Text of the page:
Mastodon The Writing Desk: Book review ~ Amy Robsart: A Life and Its End, by Christine Hartweg

30 July 2018

Book review ~ Amy Robsart: A Life and Its End, by Christine Hartweg

Available from Amazon UK and Amazon US

I've always been intrigued by the mystery of Amy Robsart, the unfortunate wife of Queen Elizabeth I's alleged lover, Robert Dudley, who died after apparently falling down a short flight of stairs in September 1560. Amy Dudley's death caused a scandal across half of Europe, yet although Robert Dudley was widely suspected, the truth of what happened is debated to this day.

This fascinating book by Dudley specialist Christine Hartweg explores Amy's death from every conceivable angle. Every surviving letter and document is analysed in the context of the time - and contrasted with interesting use of modern clinical and statistical evidence about on such falls. 

I was unaware that the coroner's report was wrongly filed under 1561 instead of 1560 and was only discovered by chance in 2008 by Steven Gunn, who was studying accidental Tudor deaths. The last sentence states (in Latin) that 'Lady Amy in the manner and form aforesaid by misfortune came to her death and not otherwise.'

There is also a full exploration of the many myths and stories about her over the centuries, with a discussion of the possible motives of their authors. These range from scheming foreign ambassadors to Dudley's many enemies and Sir Walter Scott's historical novel Kenilworth (published in 1821).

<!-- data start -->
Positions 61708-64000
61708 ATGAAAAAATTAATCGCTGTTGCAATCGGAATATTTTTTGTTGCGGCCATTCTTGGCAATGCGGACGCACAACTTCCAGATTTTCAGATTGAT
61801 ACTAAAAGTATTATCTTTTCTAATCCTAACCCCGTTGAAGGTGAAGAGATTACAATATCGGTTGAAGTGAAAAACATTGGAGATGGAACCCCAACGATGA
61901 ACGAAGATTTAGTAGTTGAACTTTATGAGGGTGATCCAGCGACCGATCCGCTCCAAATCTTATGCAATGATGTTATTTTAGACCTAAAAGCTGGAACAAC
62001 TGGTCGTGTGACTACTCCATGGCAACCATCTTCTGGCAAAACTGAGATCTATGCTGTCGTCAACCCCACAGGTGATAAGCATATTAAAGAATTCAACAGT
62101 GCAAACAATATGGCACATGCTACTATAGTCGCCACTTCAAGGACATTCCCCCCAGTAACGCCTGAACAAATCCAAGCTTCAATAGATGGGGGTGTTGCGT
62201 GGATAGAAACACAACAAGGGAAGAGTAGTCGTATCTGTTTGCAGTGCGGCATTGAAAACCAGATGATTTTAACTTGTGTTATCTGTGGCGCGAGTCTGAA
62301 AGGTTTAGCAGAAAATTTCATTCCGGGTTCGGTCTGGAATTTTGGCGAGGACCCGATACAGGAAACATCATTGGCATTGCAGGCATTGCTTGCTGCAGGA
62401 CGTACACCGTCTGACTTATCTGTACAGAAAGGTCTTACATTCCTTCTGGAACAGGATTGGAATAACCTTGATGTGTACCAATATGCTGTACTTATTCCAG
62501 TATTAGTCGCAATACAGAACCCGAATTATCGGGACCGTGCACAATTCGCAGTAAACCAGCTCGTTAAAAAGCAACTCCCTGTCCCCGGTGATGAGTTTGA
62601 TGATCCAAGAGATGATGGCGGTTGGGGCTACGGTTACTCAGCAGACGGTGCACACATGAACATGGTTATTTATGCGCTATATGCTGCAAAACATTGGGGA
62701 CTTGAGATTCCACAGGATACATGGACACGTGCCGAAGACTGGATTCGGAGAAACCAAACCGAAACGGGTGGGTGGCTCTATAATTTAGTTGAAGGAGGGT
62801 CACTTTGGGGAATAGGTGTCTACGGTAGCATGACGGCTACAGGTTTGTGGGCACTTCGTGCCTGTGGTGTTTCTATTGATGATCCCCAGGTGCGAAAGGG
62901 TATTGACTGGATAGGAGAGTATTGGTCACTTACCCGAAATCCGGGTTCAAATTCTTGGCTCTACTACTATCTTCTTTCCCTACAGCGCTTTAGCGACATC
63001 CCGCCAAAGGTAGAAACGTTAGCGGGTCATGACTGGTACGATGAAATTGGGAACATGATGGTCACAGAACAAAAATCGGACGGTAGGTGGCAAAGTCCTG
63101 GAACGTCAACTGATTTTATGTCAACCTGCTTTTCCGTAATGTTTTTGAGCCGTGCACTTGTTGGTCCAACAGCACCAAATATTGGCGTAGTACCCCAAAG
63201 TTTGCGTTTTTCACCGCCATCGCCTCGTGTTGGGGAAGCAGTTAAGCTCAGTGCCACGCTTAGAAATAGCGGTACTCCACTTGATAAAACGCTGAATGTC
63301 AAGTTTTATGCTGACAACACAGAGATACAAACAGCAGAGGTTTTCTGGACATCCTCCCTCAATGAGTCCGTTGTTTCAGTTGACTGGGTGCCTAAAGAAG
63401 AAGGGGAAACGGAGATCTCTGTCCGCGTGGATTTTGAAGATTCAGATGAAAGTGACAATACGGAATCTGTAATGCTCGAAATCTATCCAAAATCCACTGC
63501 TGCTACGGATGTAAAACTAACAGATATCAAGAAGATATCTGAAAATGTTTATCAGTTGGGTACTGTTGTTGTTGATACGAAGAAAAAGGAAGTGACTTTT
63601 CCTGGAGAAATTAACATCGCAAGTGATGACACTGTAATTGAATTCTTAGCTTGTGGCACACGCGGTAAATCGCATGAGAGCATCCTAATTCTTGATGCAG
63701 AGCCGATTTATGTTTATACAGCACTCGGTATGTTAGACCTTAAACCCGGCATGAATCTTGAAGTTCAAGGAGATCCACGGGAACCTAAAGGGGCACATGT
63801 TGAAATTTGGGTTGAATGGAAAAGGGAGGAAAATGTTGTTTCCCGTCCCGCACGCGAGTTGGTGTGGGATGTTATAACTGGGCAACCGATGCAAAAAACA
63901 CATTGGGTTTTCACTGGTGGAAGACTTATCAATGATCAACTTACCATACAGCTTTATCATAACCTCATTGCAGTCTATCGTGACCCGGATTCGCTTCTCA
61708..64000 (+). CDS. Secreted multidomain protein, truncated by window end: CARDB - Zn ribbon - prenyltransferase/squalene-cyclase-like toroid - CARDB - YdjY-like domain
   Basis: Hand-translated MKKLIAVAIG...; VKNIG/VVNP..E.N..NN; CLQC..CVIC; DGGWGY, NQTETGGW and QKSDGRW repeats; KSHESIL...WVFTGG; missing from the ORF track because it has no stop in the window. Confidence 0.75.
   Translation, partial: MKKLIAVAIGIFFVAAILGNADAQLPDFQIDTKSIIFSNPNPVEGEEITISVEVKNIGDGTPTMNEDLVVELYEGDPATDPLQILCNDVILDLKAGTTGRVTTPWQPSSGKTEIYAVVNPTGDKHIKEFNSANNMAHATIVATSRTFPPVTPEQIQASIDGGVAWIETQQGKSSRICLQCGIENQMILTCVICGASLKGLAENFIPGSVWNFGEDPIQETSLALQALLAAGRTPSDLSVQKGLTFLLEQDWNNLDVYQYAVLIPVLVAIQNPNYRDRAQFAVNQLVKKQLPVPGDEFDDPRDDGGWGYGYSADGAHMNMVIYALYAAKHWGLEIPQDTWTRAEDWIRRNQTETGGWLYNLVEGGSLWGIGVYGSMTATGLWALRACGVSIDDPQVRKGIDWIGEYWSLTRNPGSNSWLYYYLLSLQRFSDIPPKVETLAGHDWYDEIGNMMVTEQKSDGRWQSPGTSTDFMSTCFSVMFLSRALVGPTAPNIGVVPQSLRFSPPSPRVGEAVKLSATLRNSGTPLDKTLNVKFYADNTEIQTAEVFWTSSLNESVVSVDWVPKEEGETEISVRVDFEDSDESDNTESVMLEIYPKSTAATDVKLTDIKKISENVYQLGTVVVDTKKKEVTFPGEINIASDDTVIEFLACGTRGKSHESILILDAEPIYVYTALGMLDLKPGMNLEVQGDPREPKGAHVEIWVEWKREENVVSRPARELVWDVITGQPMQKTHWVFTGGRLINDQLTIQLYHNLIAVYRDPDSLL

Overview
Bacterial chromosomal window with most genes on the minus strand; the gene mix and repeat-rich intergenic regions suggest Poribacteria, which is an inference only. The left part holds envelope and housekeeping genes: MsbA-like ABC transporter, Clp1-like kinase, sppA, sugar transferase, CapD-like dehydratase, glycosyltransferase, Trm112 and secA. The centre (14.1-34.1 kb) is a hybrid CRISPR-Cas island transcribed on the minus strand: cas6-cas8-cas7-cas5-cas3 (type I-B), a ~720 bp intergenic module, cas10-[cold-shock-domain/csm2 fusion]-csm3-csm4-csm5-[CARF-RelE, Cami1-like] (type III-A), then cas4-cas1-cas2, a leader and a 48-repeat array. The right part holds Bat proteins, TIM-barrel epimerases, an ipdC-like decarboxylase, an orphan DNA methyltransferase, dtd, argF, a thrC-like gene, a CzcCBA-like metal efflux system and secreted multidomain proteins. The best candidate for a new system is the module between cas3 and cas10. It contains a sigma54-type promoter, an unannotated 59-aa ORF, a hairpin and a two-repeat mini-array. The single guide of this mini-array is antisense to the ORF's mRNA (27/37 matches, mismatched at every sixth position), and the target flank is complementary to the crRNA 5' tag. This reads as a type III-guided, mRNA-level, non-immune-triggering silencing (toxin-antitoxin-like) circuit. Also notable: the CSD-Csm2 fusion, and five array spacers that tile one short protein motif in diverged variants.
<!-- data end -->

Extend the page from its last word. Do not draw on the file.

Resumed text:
The Death of Amy Robsart, as imagined by
Victorian artist William Frederick Yeames

Did Amy fall and break her neck by accident? Was it suicide? or could she have been pushed or poisoned? If she was murdered, who might have been responsible? Has her death changed the course of English history? You will have to read the book and draw your own conclusion. Highly recommended.

Tony Riches
# # #

About the Author

Christine Hartweg lives in Berlin and was born in South America in 1972. She has researched the Dudley family of Tudor England since 2008 and has advised the BBC and other TV channels. Christine runs the specialist blog and you can find her on Twitter @BuffHistory 

No comments:

Post a Comment

Thank you for commenting